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Hershey transcript, 1 of 1
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University of Houston. Hershey, Terry - Hershey transcript, 1 of 1. February 17, 2006. Special Collections, University of Houston Libraries. University of Houston Digital Library. Web. October 19, 2020. https://digital.lib.uh.edu/collection/houhistory/item/528/show/527.

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University of Houston. (February 17, 2006). Hershey, Terry - Hershey transcript, 1 of 1. Oral Histories from the Houston History Project. Special Collections, University of Houston Libraries. Retrieved from https://digital.lib.uh.edu/collection/houhistory/item/528/show/527

Disclaimer: This is a general citation for reference purposes. Please consult the most recent edition of your style manual for the proper formatting of the type of source you are citing. If the date given in the citation does not match the date on the digital item, use the more accurate date below the digital item.

University of Houston, Hershey, Terry - Hershey transcript, 1 of 1, February 17, 2006, Oral Histories from the Houston History Project, Special Collections, University of Houston Libraries, accessed October 19, 2020, https://digital.lib.uh.edu/collection/houhistory/item/528/show/527.

Disclaimer: This is a general citation for reference purposes. Please consult the most recent edition of your style manual for the proper formatting of the type of source you are citing. If the date given in the citation does not match the date on the digital item, use the more accurate date below the digital item.

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Title Hershey, Terry
Creator (LCNAF)
  • University of Houston
Creator (Local)
  • Houston History Project
Contributor (Local)
  • Cutler, Leigh, interviewer
Date February 17, 2006
Description This is an oral history interview with Terry Hershey conducted as part of the Houston History Project.
Subject.Topical (Local)
  • Environmental issues
Subject.Name (LCNAF)
  • Hershey, Terese Tarlton
Subject.Geographic (TGN)
  • Houston, Texas
Genre (AAT)
  • interviews
Language English
Type (DCMI)
  • Sound
  • Text
Original Collection Oral Histories - Houston History Project
Digital Collection Oral Histories from the Houston History Project
Digital Collection URL http://digital.lib.uh.edu/collection/houhistory
Repository Special Collections, University of Houston Libraries
Repository URL http://info.lib.uh.edu/about/campus-libraries-collections/special-collections
Use and Reproduction Educational use only, no other permissions given. Copyright to this resource is held by the content creator, author, artist or other entity, and is provided here for educational purposes only. It may not be reproduced or distributed in any format without written permission of the copyright owner. For more information please see the UH Digital Library Fair Use policy on the "About" page of this website.
File Name index.cpd
Item Description
Title Hershey transcript, 1 of 1
Format (IMT)
  • application/pdf
Original Item Location ID 2006-005, Transcript Box 11, HHA 00648
File Name hhaoh_201207_268b.pdf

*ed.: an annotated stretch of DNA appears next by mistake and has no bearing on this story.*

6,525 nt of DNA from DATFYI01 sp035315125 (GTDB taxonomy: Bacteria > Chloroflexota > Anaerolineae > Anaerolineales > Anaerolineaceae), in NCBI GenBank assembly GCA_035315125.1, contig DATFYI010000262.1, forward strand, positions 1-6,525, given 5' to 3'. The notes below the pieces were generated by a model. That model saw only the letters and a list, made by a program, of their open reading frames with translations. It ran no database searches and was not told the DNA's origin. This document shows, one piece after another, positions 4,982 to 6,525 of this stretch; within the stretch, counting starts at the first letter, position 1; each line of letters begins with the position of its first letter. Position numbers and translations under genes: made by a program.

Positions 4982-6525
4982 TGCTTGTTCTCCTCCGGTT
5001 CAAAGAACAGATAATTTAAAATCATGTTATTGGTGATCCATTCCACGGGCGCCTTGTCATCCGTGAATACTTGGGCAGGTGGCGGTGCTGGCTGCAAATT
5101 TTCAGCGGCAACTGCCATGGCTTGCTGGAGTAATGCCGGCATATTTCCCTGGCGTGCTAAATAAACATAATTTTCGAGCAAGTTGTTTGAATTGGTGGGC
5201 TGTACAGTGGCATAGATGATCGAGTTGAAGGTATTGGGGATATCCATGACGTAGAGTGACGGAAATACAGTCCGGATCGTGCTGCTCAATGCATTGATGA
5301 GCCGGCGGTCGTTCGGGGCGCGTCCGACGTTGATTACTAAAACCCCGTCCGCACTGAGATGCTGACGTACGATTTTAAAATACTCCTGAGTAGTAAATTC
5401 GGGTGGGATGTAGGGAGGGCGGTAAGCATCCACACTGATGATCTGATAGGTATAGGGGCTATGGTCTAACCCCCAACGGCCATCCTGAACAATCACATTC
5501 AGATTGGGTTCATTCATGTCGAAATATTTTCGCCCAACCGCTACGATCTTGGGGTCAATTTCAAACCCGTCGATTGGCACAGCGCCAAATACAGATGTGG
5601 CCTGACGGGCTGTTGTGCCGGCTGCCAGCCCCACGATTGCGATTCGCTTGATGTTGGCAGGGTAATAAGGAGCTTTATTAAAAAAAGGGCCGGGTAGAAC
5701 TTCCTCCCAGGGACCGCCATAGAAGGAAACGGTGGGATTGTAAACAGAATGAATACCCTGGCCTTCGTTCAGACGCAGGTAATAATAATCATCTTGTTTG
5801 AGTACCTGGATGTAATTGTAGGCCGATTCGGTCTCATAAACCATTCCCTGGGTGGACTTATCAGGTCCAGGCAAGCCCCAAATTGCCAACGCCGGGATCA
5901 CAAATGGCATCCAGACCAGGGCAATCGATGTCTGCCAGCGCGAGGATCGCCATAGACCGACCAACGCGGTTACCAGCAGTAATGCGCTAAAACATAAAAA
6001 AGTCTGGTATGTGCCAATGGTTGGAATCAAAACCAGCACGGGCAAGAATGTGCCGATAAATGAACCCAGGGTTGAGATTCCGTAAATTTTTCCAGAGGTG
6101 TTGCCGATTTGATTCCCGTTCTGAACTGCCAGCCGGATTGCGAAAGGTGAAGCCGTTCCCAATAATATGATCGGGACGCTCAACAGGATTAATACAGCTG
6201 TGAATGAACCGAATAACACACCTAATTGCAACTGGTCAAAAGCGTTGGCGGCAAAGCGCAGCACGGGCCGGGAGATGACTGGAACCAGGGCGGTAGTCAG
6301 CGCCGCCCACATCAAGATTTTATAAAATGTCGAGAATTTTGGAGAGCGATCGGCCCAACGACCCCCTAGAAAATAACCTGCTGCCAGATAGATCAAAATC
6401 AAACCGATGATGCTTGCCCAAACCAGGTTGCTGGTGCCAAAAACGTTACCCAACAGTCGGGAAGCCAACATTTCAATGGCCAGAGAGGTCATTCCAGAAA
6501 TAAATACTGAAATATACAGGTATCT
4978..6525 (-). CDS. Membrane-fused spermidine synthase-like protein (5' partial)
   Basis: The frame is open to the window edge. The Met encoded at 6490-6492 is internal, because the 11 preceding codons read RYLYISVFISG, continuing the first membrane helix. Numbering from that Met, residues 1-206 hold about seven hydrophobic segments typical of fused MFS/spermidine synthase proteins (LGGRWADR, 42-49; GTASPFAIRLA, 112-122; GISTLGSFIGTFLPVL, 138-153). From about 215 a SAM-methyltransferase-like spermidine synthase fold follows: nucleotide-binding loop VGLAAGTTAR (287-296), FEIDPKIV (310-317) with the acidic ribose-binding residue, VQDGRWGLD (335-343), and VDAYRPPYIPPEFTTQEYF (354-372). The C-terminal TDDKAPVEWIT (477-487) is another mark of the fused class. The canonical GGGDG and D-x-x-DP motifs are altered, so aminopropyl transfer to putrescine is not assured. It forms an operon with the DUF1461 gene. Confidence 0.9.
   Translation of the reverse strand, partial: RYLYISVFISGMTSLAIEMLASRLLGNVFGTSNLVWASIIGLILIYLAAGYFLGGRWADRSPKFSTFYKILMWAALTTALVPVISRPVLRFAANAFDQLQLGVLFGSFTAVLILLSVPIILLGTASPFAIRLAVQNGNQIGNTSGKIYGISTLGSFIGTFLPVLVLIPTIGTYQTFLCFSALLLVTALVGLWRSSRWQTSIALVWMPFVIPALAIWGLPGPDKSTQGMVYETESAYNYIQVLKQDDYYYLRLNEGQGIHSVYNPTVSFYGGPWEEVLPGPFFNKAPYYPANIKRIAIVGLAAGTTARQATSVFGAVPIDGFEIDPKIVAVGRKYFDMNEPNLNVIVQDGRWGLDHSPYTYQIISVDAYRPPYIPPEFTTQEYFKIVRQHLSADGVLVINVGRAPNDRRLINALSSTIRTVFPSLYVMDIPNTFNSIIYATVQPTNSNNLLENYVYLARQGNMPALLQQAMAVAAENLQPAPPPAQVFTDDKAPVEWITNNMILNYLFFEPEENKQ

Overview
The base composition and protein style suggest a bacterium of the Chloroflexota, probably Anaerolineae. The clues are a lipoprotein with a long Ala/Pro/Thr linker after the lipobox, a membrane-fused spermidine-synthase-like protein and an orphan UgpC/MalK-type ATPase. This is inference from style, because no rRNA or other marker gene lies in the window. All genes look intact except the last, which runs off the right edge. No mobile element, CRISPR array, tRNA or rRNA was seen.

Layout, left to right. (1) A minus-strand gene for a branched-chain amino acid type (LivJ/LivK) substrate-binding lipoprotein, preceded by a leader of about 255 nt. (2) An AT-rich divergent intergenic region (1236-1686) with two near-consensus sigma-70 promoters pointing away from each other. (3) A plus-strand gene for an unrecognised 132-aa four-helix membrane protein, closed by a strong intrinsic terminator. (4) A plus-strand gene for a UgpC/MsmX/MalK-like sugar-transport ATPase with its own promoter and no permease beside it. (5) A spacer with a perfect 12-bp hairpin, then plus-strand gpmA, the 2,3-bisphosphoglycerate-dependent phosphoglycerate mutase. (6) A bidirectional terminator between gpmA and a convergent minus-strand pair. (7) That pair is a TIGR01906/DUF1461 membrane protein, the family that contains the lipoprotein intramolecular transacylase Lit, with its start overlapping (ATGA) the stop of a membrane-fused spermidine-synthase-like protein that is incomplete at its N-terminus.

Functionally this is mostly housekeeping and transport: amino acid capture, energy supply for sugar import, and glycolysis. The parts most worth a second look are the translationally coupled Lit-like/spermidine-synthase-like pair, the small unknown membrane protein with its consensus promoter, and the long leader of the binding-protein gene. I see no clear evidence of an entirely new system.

Transcript HHA# 00648 Page 1 of 11 Interviewee: Hershey, Terry Interview: February 17, 2006 University of Houston 1 Houston History Archives UNIVERSITY OF HOUSTON ORAL HISTORY OF HOUSTON PROJECT Interview with: Terry Hershey Interviewed by: Leigh Cutler Date: February 17, 2006 Transcribed by: Mim Eisenberg/WordCraft; April 2006 [Begin Tape 1, Side A.] LEIGH CUTLER: This is Side 1 of an interview by Leigh Cutler with Terry Hershey, taking place on Friday, February 17, 2006, at her home at One Longbow Lane in Houston, Texas. This interview will be deposited into the Oral History of Houston Project at the University of Houston. Tell me a little bit about your personal history in conservation and environmental organizations in Houston. How did you get started with that? TERRY HERSHEY: [Laughs.] I can give you a résumé and you can read it. CUTLER: Okay, that would be great. HERSHEY: I’m not going to go into how I got started. CUTLER: Can I have this copy? HERSHEY: Yes, you may. CUTLER: Oh, great.HHA# 00648 Page 2 of 11 Interviewee: Hershey, Terry Interview: February 17, 2006 University of Houston 2 Houston History Archives HERSHEY: It was a quick thing. I can tell you about today. This isn’t about me; it’s about Urban Harvest, right? CUTLER: Yes. HERSHEY: And so the reason that I became interested in Urban Harvest was when I was on the Trust for Public Lands board. We had at least two meetings a year would be in San Francisco, where the office was, and we would have tours around, and that was one of the things that they did. The two things I learned from Urban Harvest were about conservation easements and about community gardens. And they had a lot of them in the San Francisco area, and they were wonderful. So when I came back here, the two things I brought with me that I hadn’t had knowledge about when I was on Parks and Wildlife Commission was the conservation easement program and then here with the community garden program. So I got to looking around to see what was going on in that area and found out nothing particularly in the Parks Department or any 501(c)(3) group. And so in my questioning, I found that Dr. [Robert] “Bob” Randall was running a similar program with the Houston Interfaith Ministries. So I visited with him and was really excited about what he was doing, and I had some connection with the garden clubs, and also had some connection with the Parks Department. And so I got from Gregory Paul a list of the lands that they had, small pieces of land that they weren’t using as parks and that are available for disbursement or getting rid of, and I got some of the garden club ladies to go around. And we looked at some of them to see if they were possible, some of the things I had seen in San Francisco, and working with Bob Randall.HHA# 00648 Page 3 of 11 Interviewee: Hershey, Terry Interview: February 17, 2006 University of Houston 3 Houston History Archives And during that period, Wendy Kelsey, who had been head of the Planned Parenthood during four years of—when it was very hard to be head of Planned Parenthood, four years, and I was very impressed with her. I’ve known her a long time, so I got her interested. And so we were pursuing the idea of expanding the program under Bob Randall and Interfaith Ministries. And these are things that you must ask him about more than me, but he found that they were reluctant to expand the program, for whatever their reasons. And so he felt that it should be done under another auspice altogether. So at that point, I turned to The Park People—I was one of the founders of The Park People, and they picked up the slack by making it a committee of The Park People. CUTLER: A community gardening committee? HERSHEY: Yes. They just did a committee there, and I’ve forgotten the exact—’94, I think it was. And so we had some meetings, and they adopted it as a committee. I think maybe—he thought that [William] Bradshaw was the chair of that. I know Bradshaw was vice president of the Bayou Preservation Association [BPA] at one point, and he gave a space to put it over there, because The Park People – I kept Park People in free space for a long time. We had to move around a lot, but finally we ended up having to hire space and move in. So they didn’t have any room for the committee, so Bill Bradshaw gave us space in his business. We began to acquire people that wanted to be involved with the program. After I think about two years, it was able to go out on its own. CUTLER: Okay.HHA# 00648 Page 4 of 11 Interviewee: Hershey, Terry Interview: February 17, 2006 University of Houston 4 Houston History Archives HERSHEY: Part of the problem, of course, was fund-raising, because The Park People—you know, all the 501(c)(3)s have a hard time raising funds and keeping the flow, and so you couldn’t exactly go into the people that were already importuning for money and say—you know, it’s another group. So when it became it’s own 501(c)(3), then it could do that. CUTLER: So how was Park People supporting Urban Harvest? With money? HERSHEY: As a committee, giving its endorsement and letting them have committee meetings and then reporting on them to the board. It became one of the many things that Park People were doing. Now, mind you, all 501(c)(3)s are circular. They go up and down, depending on who’s heading them and what they want to do and which programs they want to push, so these things happen. CUTLER: What was it that Park People was able to provide that allowed Urban Harvest to leave on its own? HERSHEY: Park People was a 501(c)(3), so when Urban Harvest moved over there, any money that it could raise was deductible. It wasn’t a 501(c)(3) on its own; it was a committee of The Park People, which gave it a legitimacy. And then when they got enough support—see, they had to form a whole new group of support because the Interfaith Ministry had its own thing going. I think they kept the program up—you’ll have to ask Bob Randall about that, and he has a very good memory of dates and times and things. But anyway, we felt that it was a viable thing for the community, so it struck out on its own, with the blessing of The Park People, and became its own 501(c)(3). It’s very HHA# 00648 Page 5 of 11 Interviewee: Hershey, Terry Interview: February 17, 2006 University of Houston 5 Houston History Archives hard to get things going, but once they’re going, well, you’re in the fund-raising mode and all the rest. CUTLER: when they left, is that what you meant: You weren’t as involved with Urban Harvest when they moved on? HERSHEY: No, I was involved with Urban Harvest, but after it became larger. You see, I was on the board for a while, but then it got its own space over there finally, and its own board, and I attended as an adviser and that sort of thing, but pulled back. CUTLER: Right. Do you know anything about the obstacles or any challenges with land use in creating community gardens in this city? HERSHEY: No. There’s the Spark Program that you’re familiar with. CUTLER: I’ve heard about it. HERSHEY: Yes, and that’s something you should certainly investigate. Eleanor Tinsley had been on the City Council member [sic], and it’s her daughter that started the Spark Program of having the gardens within schools. And that worked pretty well because they’re monitored there and they’re somewhat protected. That’s part of the difficulty with the Urban Harvest gardens: You had to have them in a place where they had protection. In the city Parks Department, they had several off and on over the years, but there again, you have park directors that come and go, and some of them are more interested in, you know, different things. I found out recently that they’ve had a hard time because of vandalism, and so HHA# 00648 Page 6 of 11 Interviewee: Hershey, Terry Interview: February 17, 2006 University of Houston 6 Houston History Archives possibly the ones in the Parks Department have dwindled, but that doesn’t mean they can’t be rekindled, but the vandalism can be a problem. And whether we’re more vandal prone than we used to be, I can’t say. It seems like our species comes and goes, and it seems to me we’re in a very contentious mode at the moment. They’ve had several that—I know there were some trees and fruit trees that were vandalized. I can understand that. But that’s been a problem within the Parks Department, but we have a new park director, and whether he will be able to take an interest in the—we’re all time shy and money shy. But those are the three places, and the ones that are in neighborhoods where the neighborhoods support them and are there looking at them, do well. CUTLER: Right. HERSHEY: And they’re a very good thing to bring harmony also in the neighborhoods. When people are worried about their plots in the garden, well, they mingle with each other. Have you investigated some of the actual gardens? CUTLER: I have. I have, yes. And spoken with people who have been involved in different ones. HERSHEY: Basically, I just thought it was a very good idea, and we didn’t have one here, and I tried to find out how we could get one going, and I did find somebody to head it, and I found Wendy, who, bless her heart, took over this one, and they formed a board, and they’ve carried on, and they have over 140 gardens now.HHA# 00648 Page 7 of 11 Interviewee: Hershey, Terry Interview: February 17, 2006 University of Houston 7 Houston History Archives CUTLER: The pieces of land that you went out with garden club members investigating—were these just random parcels of land or what? HERSHEY: No, these were parks that the Park Department owned. We found two acres—it might be under a freeway somewhere. But Gregory Paul was very helpful, and he’s still with the Parks Department, and he formed a list of the small portions that they had, and we got the garden club ladies, and we went around and looked at all of them, and the ones that we thought might have some merit, we turned over to... CUTLER: There were some? HERSHEY: There were some that we thought possibly could be used. But they produced what they had for us to look at. I’m sure it wasn’t everything. And we didn’t go and look at parks and say, “Aha! We can have one in a corner here.” That wasn’t it. I would say we spent several days looking. It wasn’t a year-long thing... CUTLER: Right. Okay. I’m also interested, in this history, with—well, first of all, with Urban Harvest, I’m looking at this partly as more of a history of a movement and leading up to the organizational history, so I’m looking at what came before that, and I’m very interested in the role that women have played, from volunteers to leaders, and looking at the history, do you see that as an important component? HERSHEY: The role the women played— CUTLER: Right. HERSHEY: —in the community garden. CUTLER: Right, on all levels.HHA# 00648 Page 8 of 11 Interviewee: Hershey, Terry Interview: February 17, 2006 University of Houston 8 Houston History Archives HERSHEY: I would not say that the board, as they finally got it constructed, was a female board. I mean, there were plenty of men, and there still are, involved with it. The garden clubs, of course, were women. But they did not play a role after their original going around with us and looking for things. They were not involved. CUTLER: In the communities. HERSHEY: Very involved in the community, but they were involved more with flowers and landscaping and things like that, other than growing food in the back yard. That was not the role that they had had. They weren’t antagonistic to it; that just wasn’t what they were doing. And possibly if we had wanted to pursue it and hadn’t found Dr. Bob and he had the background of doing this—he was able to take it over and build it. If there hadn’t been a Dr. Bob, I don’t know what would have happened. CUTLER: In your work with Park People and then the community gardening, were you aware of what other cities were doing, and were you using that as a model? HERSHEY: In San Francisco, when I looked around. That was the only time. I didn’t make any effort to go around and look at community gardens in other cities, no. CUTLER: Okay. Okay, just curious about that. HERSHEY: No. They may have, but I doubt it. I mean, we were the local thing. CUTLER: Yes. Okay. In terms of looking at the environmental movement, just the nationwide environment movement—do you think Houston was a latecomer in that? Because I see all of this going back to that, and I’m wondering how Houston fits in. HERSHEY: It’s hard to answer. Do you have a copy of the CEC book of all the various HHA# 00648 Page 9 of 11 Interviewee: Hershey, Terry Interview: February 17, 2006 University of Houston 9 Houston History Archives groups? CUTLER: I’ve seen that book at [the] Urban Harvest office. HERSHEY: Yes, well, you should get it from CEC, and then it can answer one of your questions. We have—I’ve forgotten how many groups now. My involvement came in ’66, with the fight to save Buffalo Bayou from channelization, because I didn’t even get here until ’60, ‘1958, ’59, really, from Fort Worth, so I wasn’t familiar [with] what Houston was doing then. I wasn’t here a lot during that first ten-year period. But we did get involved, because of the channelization of Buffalo Bayou and formed the BPA, which was originally the Buffalo Bayou Coalition and we dropped “Buffalo” when we realized this was happening to all the waterways, and became the BPA in 1966, ’67. At that point, the national groups weren’t here. There was no Sierra Club or Audubon or any of those groups that came in the early seventies. So in 1970 we started the CEC, Citizens Environmental Coalition, and that was a woman’s group that started, called the Citizens Who Care, to try to find out who was here and when they met and what their mission was, and that was very important because otherwise, if your group was having a meeting, it might be back by the old pit somewhere, and nobody knew it was happening, and to get to document the interest. So that’s my interest group from ’66 on. But other people, I’m sure in Houston, who grew up here—because so many of the ladies that were the Citizens Who Care—it started with only seven and ended up only about twelve to twenty people, and they were all women, but most of them were old Houston, so they knew the community much better than did I. CUTLER: Right.HHA# 00648 Page 10 of 11 Interviewee: Hershey, Terry Interview: February 17, 2006 University of Houston 10 Houston History Archives HERSHEY: And so what happened before that, I don’t know, other than the garden club. CUTLER: Okay. Well, that’s helpful. I don’t know that I have— HERSHEY: That’s about it. [Laughs.] CUTLER: You seem to have told me what you know, so—anything else, Terry [Terry Tomkins-Walsh, sitting in on interview], that you can think of? TOMKINS-WALSH: One of the things Terry recommended the CEC directory, which will give you the names. I’m actually using it right now to try to put together a chapter. But it doesn’t have dates of origin. CUTLER: Oh, it doesn’t? TOMKINS-WALSH: No. And so for those of us in History, that’s a problem, so you don’t know when those groups started in relation to each other. HERSHEY: You can probably call them up and ask. That would be the easy way. [Laughs.] TOMKINS-WALSH: Well, yes. HERSHEY: Most groups know when they got started, and it’s a phone call. And we have the phone number. TOMKINS-WALSH: Yes, it gives the contact information, e-mail as well as phone number, so that’s not a problem. HERSHEY: I think because in the early seventies the federal legislation that came along, you see, starting the FEMA [sic; she probably means EPA] and the various federal HHA# 00648 Page 11 of 11 Interviewee: Hershey, Terry Interview: February 17, 2006 University of Houston 11 Houston History Archives organizations gave a great stimulus to local stuff. Somebody cared about what was happening to the planet. I’m sure people always did. You read back over—we weren’t the first ones that discovered terrible things were happening. You only discover things in your lifetime. That doesn’t mean somebody else wasn’t working hard on it that you never heard of. CUTLER: Right. HERSHEY: I’ll give you one of the books I have. They’re about to come out with the ’66 book at the CEC, so that’s something you get… CUTLER: Okay, great. HERSHEY: That’s one of our biggest triumphs, it grew out of the BPA: to find out who was here and doing what. CUTLER: Right. Okay. I think that’s all that I have. HERSHEY: Okay. I’ll go get your book. CUTLER: Great. [End of interview.]